Return to top of page · Post #: 3 · Written at 4:06:32 PM on 24 April 2017.
Tallar Carl's avatar
 Location: Latham, ACT
 Member since 21 February 2015
 Member #: 1705
 Postcount: 794

That looks like a great project. Does it have speaker cloth or is that metal gauze on the front. I am thinking it's cloth. Don't be too concerned at those stains on it . If it is cloth then all I do is take it off and put it through the washing machine . If that creates a problem then you would have had that problem no matter what. Some of the old material is quite resilient. As far as cosmetic fittings are concerned they are sometimes hard to find but 3d printing might be the answer.
I suggest you join your local HRSA and see if there are local members that might want to teach you. I have done that and found it very rewarding.


 
 Return to top of page · Post #: 4 · Written at 5:15:35 PM on 26 April 2017.
Ian Robertson's Gravatar
 Location: Belrose, NSW
 Member since 31 December 2015
 Member #: 1844
 Postcount: 478

Kriesler used Dawsons for cabinets in that era.

Cabinet is veneered ply. Trim is anodised aluminium.

I am booked to fix one of these this weekend in Canberra. Belongs to partner's son. They are becoming desirable!

Don't be tempted to plug it in, get it checked out first.


 
 Return to top of page · Post #: 5 · Written at 9:30:08 PM on 10 May 2017.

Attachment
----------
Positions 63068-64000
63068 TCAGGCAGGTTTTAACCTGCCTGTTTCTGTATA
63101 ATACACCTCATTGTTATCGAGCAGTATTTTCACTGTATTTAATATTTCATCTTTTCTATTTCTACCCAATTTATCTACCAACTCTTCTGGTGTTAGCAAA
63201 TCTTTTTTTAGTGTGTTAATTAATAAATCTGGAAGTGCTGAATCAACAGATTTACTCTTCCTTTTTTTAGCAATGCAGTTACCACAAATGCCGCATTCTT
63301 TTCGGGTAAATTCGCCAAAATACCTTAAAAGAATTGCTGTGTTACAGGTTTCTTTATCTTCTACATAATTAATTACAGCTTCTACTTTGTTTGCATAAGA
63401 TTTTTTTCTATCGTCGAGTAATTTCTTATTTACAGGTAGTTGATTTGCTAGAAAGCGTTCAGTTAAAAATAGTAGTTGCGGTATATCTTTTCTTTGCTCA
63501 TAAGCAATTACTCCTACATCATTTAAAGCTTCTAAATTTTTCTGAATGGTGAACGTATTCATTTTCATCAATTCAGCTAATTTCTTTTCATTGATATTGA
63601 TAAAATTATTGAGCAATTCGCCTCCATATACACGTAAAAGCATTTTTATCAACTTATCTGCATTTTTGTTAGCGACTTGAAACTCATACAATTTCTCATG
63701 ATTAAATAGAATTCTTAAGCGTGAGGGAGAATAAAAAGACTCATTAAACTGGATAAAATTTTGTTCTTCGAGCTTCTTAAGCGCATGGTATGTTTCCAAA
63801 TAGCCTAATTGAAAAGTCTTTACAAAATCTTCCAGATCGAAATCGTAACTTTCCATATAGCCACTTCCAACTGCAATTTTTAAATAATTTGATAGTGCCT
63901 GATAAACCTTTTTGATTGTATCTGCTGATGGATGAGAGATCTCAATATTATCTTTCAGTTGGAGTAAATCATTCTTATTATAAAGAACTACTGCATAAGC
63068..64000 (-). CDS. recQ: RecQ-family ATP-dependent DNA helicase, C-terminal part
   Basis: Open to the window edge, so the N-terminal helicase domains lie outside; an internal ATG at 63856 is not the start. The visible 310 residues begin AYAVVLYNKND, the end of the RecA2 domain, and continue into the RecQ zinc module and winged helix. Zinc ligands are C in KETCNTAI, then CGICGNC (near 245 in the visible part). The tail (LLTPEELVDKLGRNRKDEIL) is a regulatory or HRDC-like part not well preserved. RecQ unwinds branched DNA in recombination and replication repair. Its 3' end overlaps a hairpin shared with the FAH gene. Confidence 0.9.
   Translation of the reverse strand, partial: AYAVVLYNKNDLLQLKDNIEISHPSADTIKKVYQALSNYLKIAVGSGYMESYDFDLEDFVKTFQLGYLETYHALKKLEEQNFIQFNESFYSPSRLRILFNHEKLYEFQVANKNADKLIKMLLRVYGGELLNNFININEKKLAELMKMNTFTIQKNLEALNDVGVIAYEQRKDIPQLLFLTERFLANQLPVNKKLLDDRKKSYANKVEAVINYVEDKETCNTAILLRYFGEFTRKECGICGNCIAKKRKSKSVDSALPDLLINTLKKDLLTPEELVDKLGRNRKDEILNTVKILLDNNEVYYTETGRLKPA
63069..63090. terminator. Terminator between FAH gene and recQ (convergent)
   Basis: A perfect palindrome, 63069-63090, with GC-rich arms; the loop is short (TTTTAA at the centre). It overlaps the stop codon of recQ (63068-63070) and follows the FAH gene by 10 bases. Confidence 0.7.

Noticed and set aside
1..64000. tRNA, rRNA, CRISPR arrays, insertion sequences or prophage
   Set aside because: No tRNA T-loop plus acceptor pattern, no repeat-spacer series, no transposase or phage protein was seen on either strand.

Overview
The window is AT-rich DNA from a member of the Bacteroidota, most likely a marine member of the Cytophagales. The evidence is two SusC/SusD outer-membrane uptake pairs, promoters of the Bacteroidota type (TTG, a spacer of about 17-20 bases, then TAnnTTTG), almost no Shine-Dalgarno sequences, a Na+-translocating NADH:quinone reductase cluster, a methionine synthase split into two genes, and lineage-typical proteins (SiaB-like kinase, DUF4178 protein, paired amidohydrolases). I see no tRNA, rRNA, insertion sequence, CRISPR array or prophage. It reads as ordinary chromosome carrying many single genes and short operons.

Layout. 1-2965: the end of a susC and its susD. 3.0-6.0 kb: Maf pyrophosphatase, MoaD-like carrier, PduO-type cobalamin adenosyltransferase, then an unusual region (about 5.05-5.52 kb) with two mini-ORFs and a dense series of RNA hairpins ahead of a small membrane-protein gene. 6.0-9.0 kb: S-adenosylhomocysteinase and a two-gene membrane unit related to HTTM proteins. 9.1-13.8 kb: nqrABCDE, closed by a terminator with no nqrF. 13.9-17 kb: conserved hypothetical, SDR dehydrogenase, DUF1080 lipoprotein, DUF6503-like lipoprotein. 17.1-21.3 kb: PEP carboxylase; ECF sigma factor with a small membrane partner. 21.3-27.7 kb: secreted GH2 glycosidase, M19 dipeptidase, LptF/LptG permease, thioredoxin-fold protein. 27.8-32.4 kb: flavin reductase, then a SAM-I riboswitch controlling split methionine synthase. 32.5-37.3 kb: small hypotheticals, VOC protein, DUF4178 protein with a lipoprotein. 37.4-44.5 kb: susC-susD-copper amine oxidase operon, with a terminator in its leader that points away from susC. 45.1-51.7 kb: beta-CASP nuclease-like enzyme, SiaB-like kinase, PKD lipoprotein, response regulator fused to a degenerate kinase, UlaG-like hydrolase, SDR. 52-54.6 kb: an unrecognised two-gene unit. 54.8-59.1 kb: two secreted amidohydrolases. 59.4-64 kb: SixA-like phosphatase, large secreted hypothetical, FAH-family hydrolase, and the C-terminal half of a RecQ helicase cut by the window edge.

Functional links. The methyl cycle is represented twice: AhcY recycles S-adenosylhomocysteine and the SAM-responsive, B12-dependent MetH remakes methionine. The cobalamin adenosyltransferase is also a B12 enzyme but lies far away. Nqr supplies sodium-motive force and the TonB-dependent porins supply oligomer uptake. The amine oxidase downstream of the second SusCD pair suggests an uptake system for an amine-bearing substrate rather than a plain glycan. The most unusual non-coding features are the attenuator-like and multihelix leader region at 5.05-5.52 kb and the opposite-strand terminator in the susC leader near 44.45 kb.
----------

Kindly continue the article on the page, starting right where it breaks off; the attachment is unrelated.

Viccadillac's Gravatar
 Location: Perth, WA
 Member since 7 May 2012
 Member #: 1140
 Postcount: 135

Hi Brad,

I have restored a few of those. Absolutely fantastic sounding radiogram. I fit a line / ipod connection as well. I replace the speaker cloth with this silver sparkle grille cloth used on amps

Supply me an email and I will send you some pictures .

Finished restored they sell from $1500 to $2500.


Cheers
Vic


 
 Return to top of page · Post #: 6 · Written at 9:40:17 PM on 10 May 2017.
GTC's avatar
 GTC
 Location: Sydney, NSW
 Member since 28 January 2011
 Member #: 823
 Postcount: 3755

BradC has not been back as yet, but I note from the Gumtree ad that the radiogram has been sold.


 
 Return to top of page · Post #: 7 · Written at 9:46:13 PM on 10 May 2017.
Viccadillac's Gravatar
 Location: Perth, WA
 Member since 7 May 2012
 Member #: 1140
 Postcount: 135

Brad C has not been back as yet, but I note from the Gumtree ad that the radiogram has been sold.

GTC,

If it was anything like the one I had to do , he is in for a mission. But when done they are a beautiful piece. I was suprised at the loudness and frequency response of the last one I did. I find they all have blown O/P transformers though.

Vic


 
 Return to top of page · Post #: 8 · Written at 10:19:41 PM on 10 May 2017.
GTC's avatar
 GTC
 Location: Sydney, NSW
 Member since 28 January 2011
 Member #: 823
 Postcount: 3755

I find they all have blown O/P transformers though.